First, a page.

Sunday, 12 February 2012

The Grand Slam of Ultrarunning

With the number of ultras now requiring lotteries and Western States getting so hard to get into if you have to rely on the lottery, it got me thinking about how that changes people's goals and race schedules.

For example, the Grand Slam of Ultrarunning in the US involves running WS100, Vermont 100, Leadville 100 and Wasatch 100 in the same long summer. In the past this has always been a fairly small event but it seems more and more people are thinking about it if they get into WS100. And why not? WS100 and Wasatch have lotteries, but if you're lucky in the former (plus you complete the first three of the quartet) then Wasatch will let you in too.

When the odds of getting into WS100 weren't too bad, the idea of 'one day' doing the Grand Slam seemed feasible for many hardcore ultrarunners. But now the odds are so low for getting a spot at WS100 (and only likely to get worse as the sport's popularity rises) that I think a lot of people are reasoning that the 'one day' has to be the year they get lucky in that lottery. Otherwise they may never get another shot!

A friend of mine, Paul Terranova, is doing it this year and the difficulty of getting the WS100 spot has influenced his decision, even though he's never run a 100-miler before (he's also doing Ironman Hawaii to be the first to add that to the Grand Slam in one year). Last year, another of my friends, James Elson, attempted it even though he was injured in the five months leading to WS100 and could barely walk (he finished WS100, DNFed at Vermont then finished Leadville!). Again, his reasoning was that he might not get another chance so he was going to try it, even when injured.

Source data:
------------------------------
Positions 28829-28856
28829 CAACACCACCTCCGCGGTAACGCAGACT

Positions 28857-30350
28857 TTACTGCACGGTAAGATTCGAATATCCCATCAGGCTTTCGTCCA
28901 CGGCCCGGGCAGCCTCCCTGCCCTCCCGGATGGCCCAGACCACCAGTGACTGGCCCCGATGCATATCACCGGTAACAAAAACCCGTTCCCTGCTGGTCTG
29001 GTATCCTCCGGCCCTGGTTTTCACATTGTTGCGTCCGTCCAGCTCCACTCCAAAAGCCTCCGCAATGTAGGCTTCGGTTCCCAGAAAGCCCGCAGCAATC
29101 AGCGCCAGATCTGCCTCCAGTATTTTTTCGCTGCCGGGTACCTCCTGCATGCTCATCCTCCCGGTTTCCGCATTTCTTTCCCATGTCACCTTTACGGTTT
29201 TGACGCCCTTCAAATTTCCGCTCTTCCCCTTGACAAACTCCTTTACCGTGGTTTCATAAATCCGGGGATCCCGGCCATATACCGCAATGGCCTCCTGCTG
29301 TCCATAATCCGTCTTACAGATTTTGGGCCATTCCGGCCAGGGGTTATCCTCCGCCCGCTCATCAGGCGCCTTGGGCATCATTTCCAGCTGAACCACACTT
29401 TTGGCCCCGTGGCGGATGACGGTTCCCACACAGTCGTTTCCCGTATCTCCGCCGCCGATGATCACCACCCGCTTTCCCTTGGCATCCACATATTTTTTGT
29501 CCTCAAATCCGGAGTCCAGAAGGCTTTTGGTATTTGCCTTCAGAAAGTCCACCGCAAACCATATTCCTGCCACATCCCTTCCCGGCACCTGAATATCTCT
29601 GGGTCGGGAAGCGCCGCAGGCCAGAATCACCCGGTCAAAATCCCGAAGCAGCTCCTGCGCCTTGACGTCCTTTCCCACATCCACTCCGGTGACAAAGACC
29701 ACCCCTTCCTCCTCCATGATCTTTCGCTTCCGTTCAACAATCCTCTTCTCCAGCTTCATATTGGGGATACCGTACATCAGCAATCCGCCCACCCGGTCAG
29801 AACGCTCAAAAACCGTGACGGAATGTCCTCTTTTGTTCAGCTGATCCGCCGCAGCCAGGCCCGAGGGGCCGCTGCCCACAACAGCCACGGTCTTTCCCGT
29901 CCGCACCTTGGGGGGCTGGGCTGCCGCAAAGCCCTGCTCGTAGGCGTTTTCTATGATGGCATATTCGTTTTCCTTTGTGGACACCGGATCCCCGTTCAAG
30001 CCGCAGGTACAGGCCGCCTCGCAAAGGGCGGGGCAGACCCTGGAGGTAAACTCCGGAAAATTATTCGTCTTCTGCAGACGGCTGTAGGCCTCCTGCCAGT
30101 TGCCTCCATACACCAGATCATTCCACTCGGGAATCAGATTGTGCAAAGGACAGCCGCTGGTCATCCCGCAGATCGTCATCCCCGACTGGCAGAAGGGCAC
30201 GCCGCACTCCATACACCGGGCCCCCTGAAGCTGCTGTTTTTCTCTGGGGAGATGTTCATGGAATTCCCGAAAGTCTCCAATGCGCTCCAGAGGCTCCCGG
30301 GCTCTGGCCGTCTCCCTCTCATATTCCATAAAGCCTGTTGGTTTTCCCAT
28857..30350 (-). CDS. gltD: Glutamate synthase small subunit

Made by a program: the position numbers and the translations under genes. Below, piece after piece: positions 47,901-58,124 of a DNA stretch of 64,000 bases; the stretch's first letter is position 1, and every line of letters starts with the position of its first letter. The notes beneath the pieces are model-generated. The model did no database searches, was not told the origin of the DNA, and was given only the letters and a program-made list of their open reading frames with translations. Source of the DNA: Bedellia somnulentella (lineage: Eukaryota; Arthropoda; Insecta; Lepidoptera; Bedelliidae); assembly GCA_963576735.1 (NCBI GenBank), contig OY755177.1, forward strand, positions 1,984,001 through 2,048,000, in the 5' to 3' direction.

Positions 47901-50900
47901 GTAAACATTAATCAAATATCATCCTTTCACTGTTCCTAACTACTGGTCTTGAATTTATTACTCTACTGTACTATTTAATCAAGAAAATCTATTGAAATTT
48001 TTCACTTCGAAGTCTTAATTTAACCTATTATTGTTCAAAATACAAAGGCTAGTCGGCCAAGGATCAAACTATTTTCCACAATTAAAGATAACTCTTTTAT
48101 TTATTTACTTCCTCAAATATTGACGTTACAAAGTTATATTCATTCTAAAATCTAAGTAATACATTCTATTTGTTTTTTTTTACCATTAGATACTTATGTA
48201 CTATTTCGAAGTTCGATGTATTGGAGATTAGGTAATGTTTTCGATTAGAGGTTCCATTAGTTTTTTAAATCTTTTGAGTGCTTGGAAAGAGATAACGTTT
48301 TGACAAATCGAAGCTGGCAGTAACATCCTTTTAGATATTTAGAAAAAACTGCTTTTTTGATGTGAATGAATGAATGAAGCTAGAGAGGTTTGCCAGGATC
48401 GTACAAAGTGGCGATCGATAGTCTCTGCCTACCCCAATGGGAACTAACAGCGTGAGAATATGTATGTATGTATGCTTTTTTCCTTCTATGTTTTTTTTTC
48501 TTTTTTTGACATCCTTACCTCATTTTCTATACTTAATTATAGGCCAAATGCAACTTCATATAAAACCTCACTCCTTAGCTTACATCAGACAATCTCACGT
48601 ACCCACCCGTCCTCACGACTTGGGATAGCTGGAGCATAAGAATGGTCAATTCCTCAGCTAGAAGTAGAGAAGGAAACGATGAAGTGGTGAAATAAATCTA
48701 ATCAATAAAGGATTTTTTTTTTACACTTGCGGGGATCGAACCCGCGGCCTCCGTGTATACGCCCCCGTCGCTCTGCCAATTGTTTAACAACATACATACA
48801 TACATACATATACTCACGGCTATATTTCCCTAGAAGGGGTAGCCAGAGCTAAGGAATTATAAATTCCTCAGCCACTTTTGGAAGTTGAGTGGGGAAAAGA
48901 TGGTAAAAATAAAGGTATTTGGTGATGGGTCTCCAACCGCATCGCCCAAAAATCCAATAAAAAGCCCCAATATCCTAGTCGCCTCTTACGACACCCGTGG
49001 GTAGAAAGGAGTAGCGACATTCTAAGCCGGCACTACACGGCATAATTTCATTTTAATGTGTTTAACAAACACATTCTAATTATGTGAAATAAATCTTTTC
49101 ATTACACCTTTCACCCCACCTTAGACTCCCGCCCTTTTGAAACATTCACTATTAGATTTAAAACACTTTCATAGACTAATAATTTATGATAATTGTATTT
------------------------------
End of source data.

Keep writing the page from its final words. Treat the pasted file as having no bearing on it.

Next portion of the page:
Hopefully the growth in the number of races and not just in participant numbers will alleviate this to some degree. But it seems that there's a huge premium on being able to do the historic ultras so I suspect more an more people will attempt challenges like the Grand Slam even if not as prepared as they'd ideally like to be. I don't think it's necessarily a bad thing, but certainly reflects the personalities attracted to the sport and the increasing popularity of ultrarunning.

If anyone has stats for this year's Grand Slam compared to previous years, let me know and I'll link to it here.


  1. I can tell you that I decided if I was selected for Western States I would attempt the Grand Slam. I was selected this year after three years of not being drawn and so I'm on to the Grand Slam. However, I'm not a total newb. I've at least run Wasatch, Leadville and five other 100s. I have wondered how many people may pull the Grand Smal trigger with no prior 100-mile experience because of exactly the issue you bring up.

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  3. A friend of mine, Keith Straw, was crazy enough to throw Badwater into the Grandslam mix (2010?). He finished all of them. Imagine running Badwater, then running Vermont only 5 days later. Yikes!!!